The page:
Great Escape, Green Mile

The Great Escape (1963) **** In one of the first of the multi-superstar war films (following on the heels of the biggest one, The Longest Day), The Great Escape follows the planning and execution of a massive escape attempt from a Nazi POW camp during World War II by Allied prisoners. The determination of these men and the absolute thoroughness of their plan is what’s on center stage here. Led by Richard Attenborough (back when he was just an actor, not an Academy award-winning director), the men decide to tunnel out of the camp in three places – this way, if one tunnel is discovered by the Germans, the other two tunnels will still be viable options.

Attenborough’s not the big star here, though; that honor goes to the young Steve McQueen, with that rebellious smile and blonde locks going a long way toward cementing his own movie superstardom. Oh, and James Garner, and Charles Bronson as a Russian (!), James Coburn, and even Donald Pleasance as a myopic forger. Who will survive the escape? And what will happen to those who do once they’ve left the walls of the prison?

If you’re a fan of action, this is a prime movie for you. If you’re a fan of suspense, this is also a prime movie for you. Above all, if you’re a fan of excellent writing, acting, and direction (by John Sturges), then you’ll enjoy this 3-hour opus.

The Green Mile (1999) *** So what we have here is a movie set in a prison in the 1930s involving a group of death-row guards, a childlike supposed child-killer who wants the light left on at night, and a tiny mouse. No, it’s not “Stuart Little” for the taxpaying set, it’s the latest movie adapted from a Stephen King story. Specifically, “The Green Mile” comes from the only King story so far to be presented to the public in serial form; that is, one chapter at a time was published in separate short books.

Tom Hanks is Paul Edgecomb, the leader of the guards, already a hardened veteran of the block. His kingdom is The Green Mile, the death-row area of the prison, so named because of the color of the tile that the prisoners must walk on their way to the electric chair. One of Paul’s newest prisoners is a massive black man named John Coffey, who seems completely out of place except for his size; Paul immediately senses no violence in the man.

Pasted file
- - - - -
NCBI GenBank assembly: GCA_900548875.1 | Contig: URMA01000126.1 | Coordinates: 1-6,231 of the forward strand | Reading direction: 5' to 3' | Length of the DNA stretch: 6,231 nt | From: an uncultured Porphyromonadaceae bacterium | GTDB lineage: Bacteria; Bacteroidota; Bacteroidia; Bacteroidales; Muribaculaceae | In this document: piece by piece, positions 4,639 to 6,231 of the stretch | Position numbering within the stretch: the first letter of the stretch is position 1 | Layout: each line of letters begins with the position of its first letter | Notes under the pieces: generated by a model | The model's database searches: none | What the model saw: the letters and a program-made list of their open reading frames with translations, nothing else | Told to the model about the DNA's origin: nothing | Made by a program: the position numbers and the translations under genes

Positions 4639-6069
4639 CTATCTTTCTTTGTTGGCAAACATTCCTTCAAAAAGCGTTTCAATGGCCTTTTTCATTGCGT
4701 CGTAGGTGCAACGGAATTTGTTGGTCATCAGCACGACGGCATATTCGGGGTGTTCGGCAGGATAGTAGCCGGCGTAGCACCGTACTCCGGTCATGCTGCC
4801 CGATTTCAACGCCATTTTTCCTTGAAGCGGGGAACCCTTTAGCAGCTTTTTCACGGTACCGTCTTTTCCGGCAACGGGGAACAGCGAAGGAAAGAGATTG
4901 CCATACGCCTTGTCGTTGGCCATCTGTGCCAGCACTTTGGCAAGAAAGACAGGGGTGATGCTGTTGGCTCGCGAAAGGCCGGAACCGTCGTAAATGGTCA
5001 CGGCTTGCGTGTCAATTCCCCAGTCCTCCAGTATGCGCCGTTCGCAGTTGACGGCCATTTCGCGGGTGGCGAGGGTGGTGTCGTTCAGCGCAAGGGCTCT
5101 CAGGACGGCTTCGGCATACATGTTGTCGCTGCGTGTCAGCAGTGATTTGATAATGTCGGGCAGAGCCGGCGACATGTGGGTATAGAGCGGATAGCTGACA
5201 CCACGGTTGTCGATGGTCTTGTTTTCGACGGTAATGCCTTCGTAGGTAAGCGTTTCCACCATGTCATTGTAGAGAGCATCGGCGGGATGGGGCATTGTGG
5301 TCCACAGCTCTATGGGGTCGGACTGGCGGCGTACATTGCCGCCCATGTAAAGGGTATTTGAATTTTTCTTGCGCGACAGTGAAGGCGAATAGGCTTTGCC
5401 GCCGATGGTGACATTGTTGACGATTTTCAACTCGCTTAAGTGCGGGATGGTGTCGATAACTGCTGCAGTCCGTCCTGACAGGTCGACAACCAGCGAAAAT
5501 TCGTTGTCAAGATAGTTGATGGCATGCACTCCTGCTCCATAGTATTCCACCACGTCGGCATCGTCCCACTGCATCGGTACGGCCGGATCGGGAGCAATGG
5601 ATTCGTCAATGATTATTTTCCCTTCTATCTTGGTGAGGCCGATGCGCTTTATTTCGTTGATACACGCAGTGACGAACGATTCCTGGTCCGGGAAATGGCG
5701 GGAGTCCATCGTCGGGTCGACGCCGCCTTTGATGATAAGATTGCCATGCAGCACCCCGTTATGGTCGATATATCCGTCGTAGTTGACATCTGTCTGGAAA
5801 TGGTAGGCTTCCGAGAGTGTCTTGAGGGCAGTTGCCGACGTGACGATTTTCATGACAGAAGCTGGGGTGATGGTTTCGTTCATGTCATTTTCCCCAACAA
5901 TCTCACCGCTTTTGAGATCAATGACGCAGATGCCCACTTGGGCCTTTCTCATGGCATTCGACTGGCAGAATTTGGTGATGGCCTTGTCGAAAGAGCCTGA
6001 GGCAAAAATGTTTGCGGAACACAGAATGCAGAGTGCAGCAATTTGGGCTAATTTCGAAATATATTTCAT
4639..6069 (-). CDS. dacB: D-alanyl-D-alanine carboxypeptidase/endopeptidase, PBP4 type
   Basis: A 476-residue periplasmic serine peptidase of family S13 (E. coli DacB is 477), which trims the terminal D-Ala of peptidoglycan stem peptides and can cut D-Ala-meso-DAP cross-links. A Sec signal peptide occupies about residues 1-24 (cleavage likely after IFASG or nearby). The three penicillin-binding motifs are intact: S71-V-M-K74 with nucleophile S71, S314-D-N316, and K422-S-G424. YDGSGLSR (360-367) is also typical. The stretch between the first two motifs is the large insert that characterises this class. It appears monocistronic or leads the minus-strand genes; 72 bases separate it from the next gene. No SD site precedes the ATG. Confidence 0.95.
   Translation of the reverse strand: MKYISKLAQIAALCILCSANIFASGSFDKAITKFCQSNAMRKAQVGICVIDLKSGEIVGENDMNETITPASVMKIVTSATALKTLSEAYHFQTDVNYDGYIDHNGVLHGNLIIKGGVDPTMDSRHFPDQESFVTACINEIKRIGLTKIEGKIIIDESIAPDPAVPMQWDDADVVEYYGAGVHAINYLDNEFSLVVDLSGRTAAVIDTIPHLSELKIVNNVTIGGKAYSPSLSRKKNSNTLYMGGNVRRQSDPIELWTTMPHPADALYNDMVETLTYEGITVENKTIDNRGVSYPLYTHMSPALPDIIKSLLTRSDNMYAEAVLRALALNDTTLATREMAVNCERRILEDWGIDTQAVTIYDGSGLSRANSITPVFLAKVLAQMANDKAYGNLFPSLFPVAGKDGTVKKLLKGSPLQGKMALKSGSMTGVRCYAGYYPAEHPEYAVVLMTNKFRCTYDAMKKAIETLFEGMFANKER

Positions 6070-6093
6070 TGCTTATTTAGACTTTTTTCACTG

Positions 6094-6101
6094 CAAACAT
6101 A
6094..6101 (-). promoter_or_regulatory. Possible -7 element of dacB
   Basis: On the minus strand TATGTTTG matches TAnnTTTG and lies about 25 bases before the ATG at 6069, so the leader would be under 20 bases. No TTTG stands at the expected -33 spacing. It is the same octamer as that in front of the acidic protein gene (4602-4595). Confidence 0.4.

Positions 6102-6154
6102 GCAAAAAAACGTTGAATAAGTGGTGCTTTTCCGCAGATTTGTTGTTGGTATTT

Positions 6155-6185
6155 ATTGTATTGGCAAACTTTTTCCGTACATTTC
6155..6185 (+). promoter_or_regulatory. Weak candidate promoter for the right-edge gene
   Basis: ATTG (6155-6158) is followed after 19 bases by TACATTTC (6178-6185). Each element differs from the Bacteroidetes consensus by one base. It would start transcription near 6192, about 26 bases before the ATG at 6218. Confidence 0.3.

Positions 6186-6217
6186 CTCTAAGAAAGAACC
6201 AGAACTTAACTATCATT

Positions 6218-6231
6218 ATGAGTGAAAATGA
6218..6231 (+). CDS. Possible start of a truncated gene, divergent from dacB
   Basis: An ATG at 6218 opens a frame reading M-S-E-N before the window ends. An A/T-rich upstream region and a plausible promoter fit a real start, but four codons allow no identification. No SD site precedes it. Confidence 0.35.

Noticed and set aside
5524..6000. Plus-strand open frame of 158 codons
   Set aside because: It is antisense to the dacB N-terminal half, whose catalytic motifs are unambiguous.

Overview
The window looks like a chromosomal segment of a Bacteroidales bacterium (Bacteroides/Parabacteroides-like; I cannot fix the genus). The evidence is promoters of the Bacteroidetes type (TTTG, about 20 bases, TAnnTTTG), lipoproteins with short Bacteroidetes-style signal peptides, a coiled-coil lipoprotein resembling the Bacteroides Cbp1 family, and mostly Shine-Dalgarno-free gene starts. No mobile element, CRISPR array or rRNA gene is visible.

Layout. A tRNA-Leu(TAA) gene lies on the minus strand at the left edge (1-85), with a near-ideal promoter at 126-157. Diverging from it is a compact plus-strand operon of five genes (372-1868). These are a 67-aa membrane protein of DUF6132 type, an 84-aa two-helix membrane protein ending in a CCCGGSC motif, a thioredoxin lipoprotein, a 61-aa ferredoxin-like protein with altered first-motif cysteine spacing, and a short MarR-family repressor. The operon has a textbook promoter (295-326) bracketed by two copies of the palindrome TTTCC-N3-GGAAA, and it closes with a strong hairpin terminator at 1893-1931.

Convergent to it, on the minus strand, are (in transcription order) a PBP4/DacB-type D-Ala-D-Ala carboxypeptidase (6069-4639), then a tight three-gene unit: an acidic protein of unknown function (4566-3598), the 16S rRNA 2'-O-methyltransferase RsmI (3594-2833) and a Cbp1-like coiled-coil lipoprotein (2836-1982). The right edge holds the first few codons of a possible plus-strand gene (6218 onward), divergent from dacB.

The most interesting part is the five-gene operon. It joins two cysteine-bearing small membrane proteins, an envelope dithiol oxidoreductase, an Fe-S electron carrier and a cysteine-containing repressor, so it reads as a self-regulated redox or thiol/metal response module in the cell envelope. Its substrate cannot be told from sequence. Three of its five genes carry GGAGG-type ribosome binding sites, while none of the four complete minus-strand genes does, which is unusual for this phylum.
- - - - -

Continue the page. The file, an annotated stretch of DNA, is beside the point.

The mouse is the pet of the Mile and spends most of his time in the company of one of the block’s senior prisoners, Eduard Delacroix (Michael Jeter). The mouse himself isn’t completely relevant to the plot, but his presence does serve to humanize the prisoners and to act as a bookend for the entire story, told in flashback by Paul many years later. There are many subplots, all of them surrounding Paul and his crew as they deal with John Coffey and the other prisoners, but none of them seems incongruous, and that’s a major asset to a film like this. Running three hours, it’s easy to mix in multiple plot lines, of course, but you don’t want your audience falling asleep on you. Frank Darabont, who helmed that other Stephen King prison story (“The Shawshank Redemption”), does an extraordinary job selecting just the right camera angles and keeping the pace of the film consistent. This, along with “Shawshank,” is a rare bird: a film adapted from a Stephen King story that actually works well on the screen. Most of the King adaptations out there – and there have been a LOT! – have been lackluster and lacking. King’s greatest quality as a writer is his exposition and character development, and most films don’t have the time or patience to carry that quality over. Both of Darabont’s do.

As for the cast, there are no slackers. Hanks is gritty and convincing in the lead, and his fine support includes David Morse as a fellow guard and James Cromwell as the prison’s warden. All acquit themselves wonderfully, allowing the viewer to be drawn into the story effortlessly.


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